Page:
Four Espresso tests passing tests

Typing Text

Another action you’re likely to frequently perform is typing in some text. Add a test for when you type in an amount, then press the 👍 (Okay) button, the screen displays the correct tip.

fun whenOkayButtonIsPressedAndAmountIsFilledTipIsSet() {

  // 1


  // 2

Most of this is similar to other tests. Here’s what’s new:

  1. The statement to type in “11” into the input. You use a matcher like you’ve learned, then call .perform(typeText("11")) to type that text into the field.
  2. You check that the view with the ID textTip has the correct text using withText() instead of combining allOf() and isDisplayed(). This is an alternate way to perform this check.

Run it and add it to your collection of green tests!

Five Espresso tests passing tests

Writing Single Responsibility Tests

Each of your tests should only test one thing. You want single responsibility tests so when something goes wrong, you have a clear indication why. This is why you’re not testing for the presence of the input in the same test that you’re filling in content.

To continue having one responsibility for each test, write another one that checks the tip value when you have the Round up to nearest dollar switch turned on:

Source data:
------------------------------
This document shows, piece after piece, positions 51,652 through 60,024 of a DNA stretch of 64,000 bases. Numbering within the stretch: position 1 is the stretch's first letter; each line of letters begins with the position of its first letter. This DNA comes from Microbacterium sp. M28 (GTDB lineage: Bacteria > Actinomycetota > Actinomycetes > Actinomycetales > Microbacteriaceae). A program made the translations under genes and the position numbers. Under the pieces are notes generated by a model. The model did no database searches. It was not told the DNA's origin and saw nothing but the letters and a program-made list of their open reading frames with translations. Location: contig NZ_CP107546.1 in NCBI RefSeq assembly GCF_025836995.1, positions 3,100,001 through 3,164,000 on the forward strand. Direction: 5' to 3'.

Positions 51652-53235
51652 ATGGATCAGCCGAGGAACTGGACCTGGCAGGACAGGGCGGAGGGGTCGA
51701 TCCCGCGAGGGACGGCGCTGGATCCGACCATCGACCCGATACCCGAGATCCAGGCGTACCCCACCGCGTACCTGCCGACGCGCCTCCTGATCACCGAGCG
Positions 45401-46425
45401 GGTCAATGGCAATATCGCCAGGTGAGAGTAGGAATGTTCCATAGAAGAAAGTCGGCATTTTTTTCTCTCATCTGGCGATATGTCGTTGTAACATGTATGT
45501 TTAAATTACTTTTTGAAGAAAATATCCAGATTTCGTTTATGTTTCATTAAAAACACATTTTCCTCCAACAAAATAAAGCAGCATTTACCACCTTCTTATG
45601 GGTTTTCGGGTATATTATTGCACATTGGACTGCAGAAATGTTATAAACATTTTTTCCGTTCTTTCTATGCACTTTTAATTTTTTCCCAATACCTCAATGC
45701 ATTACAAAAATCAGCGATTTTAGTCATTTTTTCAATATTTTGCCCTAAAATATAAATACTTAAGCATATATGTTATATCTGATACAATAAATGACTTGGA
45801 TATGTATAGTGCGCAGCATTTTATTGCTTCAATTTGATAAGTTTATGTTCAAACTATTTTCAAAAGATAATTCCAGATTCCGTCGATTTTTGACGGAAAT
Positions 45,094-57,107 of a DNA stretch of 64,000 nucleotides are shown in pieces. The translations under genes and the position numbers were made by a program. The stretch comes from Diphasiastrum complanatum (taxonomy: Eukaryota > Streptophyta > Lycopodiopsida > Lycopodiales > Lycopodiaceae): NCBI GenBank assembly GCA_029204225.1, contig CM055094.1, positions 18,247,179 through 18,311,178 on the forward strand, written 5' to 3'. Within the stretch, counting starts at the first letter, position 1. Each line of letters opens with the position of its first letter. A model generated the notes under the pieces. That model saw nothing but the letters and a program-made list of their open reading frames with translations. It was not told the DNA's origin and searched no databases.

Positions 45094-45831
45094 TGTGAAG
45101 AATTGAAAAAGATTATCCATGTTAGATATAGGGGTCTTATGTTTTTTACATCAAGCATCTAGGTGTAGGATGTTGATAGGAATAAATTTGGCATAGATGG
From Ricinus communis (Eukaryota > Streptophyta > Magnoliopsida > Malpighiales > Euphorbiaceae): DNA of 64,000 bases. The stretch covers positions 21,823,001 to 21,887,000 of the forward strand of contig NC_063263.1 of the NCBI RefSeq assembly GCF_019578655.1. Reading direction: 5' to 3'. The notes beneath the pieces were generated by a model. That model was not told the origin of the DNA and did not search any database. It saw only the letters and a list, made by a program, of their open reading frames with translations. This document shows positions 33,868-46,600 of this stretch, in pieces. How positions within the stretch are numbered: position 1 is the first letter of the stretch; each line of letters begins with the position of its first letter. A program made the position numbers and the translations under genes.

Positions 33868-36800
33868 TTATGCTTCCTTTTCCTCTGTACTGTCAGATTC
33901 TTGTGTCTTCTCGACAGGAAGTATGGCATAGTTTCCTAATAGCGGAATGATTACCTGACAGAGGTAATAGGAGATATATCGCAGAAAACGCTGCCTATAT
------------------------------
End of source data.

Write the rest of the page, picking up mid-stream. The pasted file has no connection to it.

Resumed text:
fun whenOkayButtonIsPressedAndRoundSwitchIsSelectedAmountIsCorrect() {



This is almost exactly the same as your previous test, except for adding the statement to click on the switch to turn it on and verify a different amount.

As always, run those tests again. :]

Six Espresso tests passing tests

Writing Screen Robots

As the last two test prove, test writing can be repetitive. You can pull a lot of this duplication out to reuse. One great way to do this is by using Screen Robots.

Screen Robots pull out some of these tasks into helper functions. This makes your tests more expressive, readable and easier to update your if something in the UI changes. For example, if an ID changes, instead of updating it in a bunch of separate tests, you can update it in the one robot.

You can think of a robot as a middle man between your view and a test: It serves the same purpose as a presenter in the MVP architectural pattern. The view itself knows nothing about the test and the test knows nothing about the implementation of the view, it only knows what actions it needs to perform on a view.

By using robots you can easily separate those concerns which gives you the benefit of changing the robot only if your view changes.

Robot Pattern in MVP architecture

Start by creating a class that extends ScreenRobot. This can be an inner class to your test added to the end of your file outside your test or in a neighboring file. You can make this decision based on if you will want to reuse the robot other places.

As this robot is only used in this test, this project adds it as an inner class to MainActivityTest:

class CalculatorScreenRobot : ScreenRobot<CalculatorScreenRobot>() {


ScreenRobot, which this class inherits, is another file that’s already defined for you in the app. Take a look at ScreenRobot.kt if you’re curious. It has some helpful methods you’ll use such as enterTextIntoView(), clickOkOnView() and checkViewHasText().

Next, write some robots! Start with a simple one to verify the tip amount. Add this to CalculatorScreenRobot: